Dan Arsenault is in his 15th year as a reporter for the Chronicle Herald. He graduated from King's in 1996 with a bachelor of journalism. He says that unless the print industry implodes he has no plans on going back to school. But he does think a master's degree could help a candidate's chances of being hired.

"The industry has changed since I graduated," says Arsenault. "There are fewer print jobs than ever, so maybe if you're serious about landing a print job. Getting a master's degree would give you an edge."

Maureen Googoo: a journalist with an MJ

According to her website Maureen Googoo was the first Aboriginal person the Chronicle Herald ever hired. On top of this she's worked for CBC Radio in northern Saskatchewan and been a news correspondent for the Aboriginal People's Television Network.

Tired of the daily grind at APTN, Googoo enrolled in the master of journalism program at Columbia University in New York City.

Googoo focused on online journalism. For her master's project, she and her partner Brian Howard designed an award winning website about the Aboriginal peoples of New York.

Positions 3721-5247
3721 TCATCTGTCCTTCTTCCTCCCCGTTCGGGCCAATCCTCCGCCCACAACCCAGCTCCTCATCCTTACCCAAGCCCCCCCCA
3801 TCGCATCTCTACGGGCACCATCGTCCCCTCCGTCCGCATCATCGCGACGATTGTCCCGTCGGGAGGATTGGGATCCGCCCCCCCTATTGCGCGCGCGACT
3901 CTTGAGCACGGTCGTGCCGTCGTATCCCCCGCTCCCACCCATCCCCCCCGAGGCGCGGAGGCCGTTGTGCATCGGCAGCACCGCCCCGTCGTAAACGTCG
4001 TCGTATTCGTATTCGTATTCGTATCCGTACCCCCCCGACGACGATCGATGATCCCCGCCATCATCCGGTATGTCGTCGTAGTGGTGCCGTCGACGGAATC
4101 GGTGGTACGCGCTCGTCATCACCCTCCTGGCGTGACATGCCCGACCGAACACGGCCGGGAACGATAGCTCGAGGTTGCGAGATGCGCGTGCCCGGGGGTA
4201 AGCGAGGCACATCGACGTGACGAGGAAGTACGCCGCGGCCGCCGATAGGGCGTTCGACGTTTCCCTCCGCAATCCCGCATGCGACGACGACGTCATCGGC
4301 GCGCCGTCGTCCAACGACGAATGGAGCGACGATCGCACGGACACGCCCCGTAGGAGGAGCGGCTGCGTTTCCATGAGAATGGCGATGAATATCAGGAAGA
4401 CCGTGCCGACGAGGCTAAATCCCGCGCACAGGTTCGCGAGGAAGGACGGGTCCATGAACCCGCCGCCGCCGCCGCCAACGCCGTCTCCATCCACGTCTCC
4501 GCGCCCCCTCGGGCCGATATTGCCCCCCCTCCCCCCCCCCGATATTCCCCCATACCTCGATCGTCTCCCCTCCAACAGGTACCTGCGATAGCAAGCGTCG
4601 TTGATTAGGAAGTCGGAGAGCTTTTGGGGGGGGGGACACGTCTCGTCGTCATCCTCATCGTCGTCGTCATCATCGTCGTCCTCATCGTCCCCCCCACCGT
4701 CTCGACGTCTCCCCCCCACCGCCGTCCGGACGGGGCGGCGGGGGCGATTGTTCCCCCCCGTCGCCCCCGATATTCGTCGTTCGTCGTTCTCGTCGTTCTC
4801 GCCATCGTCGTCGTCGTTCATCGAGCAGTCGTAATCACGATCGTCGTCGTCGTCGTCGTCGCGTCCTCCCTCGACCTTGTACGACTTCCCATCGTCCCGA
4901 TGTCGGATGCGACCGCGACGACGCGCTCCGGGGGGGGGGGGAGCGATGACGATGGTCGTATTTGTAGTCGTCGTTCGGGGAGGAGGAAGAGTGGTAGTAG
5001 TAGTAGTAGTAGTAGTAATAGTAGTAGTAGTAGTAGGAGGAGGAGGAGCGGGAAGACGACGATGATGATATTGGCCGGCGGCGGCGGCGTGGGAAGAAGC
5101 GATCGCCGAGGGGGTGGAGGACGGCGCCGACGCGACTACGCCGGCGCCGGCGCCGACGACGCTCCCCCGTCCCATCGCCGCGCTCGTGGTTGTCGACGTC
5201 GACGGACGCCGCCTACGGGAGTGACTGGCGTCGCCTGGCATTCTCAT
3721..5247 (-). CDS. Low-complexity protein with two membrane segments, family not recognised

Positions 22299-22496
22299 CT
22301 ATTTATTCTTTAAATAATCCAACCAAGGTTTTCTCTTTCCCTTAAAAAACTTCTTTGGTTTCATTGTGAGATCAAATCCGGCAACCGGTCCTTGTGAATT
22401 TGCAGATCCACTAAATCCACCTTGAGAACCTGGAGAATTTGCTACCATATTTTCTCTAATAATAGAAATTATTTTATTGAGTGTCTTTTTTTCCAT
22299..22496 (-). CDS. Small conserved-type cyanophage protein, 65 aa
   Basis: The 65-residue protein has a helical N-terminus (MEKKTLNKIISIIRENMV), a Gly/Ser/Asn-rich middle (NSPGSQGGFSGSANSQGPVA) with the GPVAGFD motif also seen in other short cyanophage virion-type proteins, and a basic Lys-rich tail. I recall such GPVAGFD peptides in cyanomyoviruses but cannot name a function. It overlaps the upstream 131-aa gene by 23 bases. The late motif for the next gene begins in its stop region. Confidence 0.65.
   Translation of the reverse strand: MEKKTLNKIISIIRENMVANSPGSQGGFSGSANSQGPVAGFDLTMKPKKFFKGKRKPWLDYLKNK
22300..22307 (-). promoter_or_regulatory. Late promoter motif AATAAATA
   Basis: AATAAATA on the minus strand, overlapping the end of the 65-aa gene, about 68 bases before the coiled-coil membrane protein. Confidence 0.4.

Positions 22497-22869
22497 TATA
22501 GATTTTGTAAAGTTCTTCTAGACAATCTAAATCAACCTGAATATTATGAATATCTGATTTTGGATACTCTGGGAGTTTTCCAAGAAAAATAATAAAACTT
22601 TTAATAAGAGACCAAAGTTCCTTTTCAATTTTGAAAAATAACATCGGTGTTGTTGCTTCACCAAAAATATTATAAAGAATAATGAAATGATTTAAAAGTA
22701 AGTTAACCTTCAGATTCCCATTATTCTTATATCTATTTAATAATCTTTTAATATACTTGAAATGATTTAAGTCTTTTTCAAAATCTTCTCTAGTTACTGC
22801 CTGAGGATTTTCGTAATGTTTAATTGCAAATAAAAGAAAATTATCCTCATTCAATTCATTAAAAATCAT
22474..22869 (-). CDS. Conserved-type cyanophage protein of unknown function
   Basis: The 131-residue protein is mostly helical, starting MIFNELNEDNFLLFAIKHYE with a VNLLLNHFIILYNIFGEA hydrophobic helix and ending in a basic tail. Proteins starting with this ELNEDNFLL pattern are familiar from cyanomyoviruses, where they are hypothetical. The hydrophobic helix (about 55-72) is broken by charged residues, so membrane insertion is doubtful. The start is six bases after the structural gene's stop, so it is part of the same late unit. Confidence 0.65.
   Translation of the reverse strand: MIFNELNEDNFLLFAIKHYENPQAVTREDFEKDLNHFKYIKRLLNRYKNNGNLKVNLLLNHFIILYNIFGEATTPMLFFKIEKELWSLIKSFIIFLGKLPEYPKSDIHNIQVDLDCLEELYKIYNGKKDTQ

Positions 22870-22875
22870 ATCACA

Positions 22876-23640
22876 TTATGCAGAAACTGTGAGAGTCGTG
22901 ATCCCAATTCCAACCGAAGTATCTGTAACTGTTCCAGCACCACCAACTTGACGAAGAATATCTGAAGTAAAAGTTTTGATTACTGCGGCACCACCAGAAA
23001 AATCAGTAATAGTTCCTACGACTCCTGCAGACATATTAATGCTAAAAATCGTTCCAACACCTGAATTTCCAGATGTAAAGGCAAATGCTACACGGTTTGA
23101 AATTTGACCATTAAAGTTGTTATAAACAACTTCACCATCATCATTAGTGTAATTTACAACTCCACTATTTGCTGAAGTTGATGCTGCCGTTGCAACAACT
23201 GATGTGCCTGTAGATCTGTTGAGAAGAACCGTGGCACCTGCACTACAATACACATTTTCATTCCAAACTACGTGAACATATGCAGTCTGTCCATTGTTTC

"It's opened up a whole new window for me," says Googoo. "I'm actually independent now."

Googoo has her own website,, that covers aboriginal issues in Atlantic Canada.

Googoo's master's degree also allowed her to teach at the university level. This year she will be teaching the advanced online workshop at King's.

"The reason I was considered for teaching is because I have a graduate degree in journalism," says Googoo. "It's kind of opened that door for me."

Students react

King's students have mixed reactions about the proposed program. Some of them seem open to the idea while others cringe in horror at the prospect of another year at school.

"I've been working my butt off for four years and I'm ready to go," says Samantha Durnford.

Durnford's work has appeared on She is currently assistant news editor of the Dalhousie Gazette.

"It feels like if I hold back for another year my colleagues are going to be out there getting the jobs while I'm still in school," she says.

Meaghan Philpott is in the one-year bachelor of journalism program at King's. She would consider a master's degree but wants to work for a few years first.

"I plan to do my master's when I find out what area of my profession I want to specialize in," says Philpott. "But personally I think if I were to do a master's degree at King's I'd wait until the first few rounds of people had gone through."

The Dalhousie senate, the King's faculty, the board of governors of King's and Dalhousie and the Maritime Provinces Higher Education Commission must all green-light the proposal, says Toughill.

"Nobody's going to rubberstamp this," says Toughill. "We're still in a position where we have to prove that this is a program that Canada needs and that King's and Dalhousie are the best institutions to deliver it."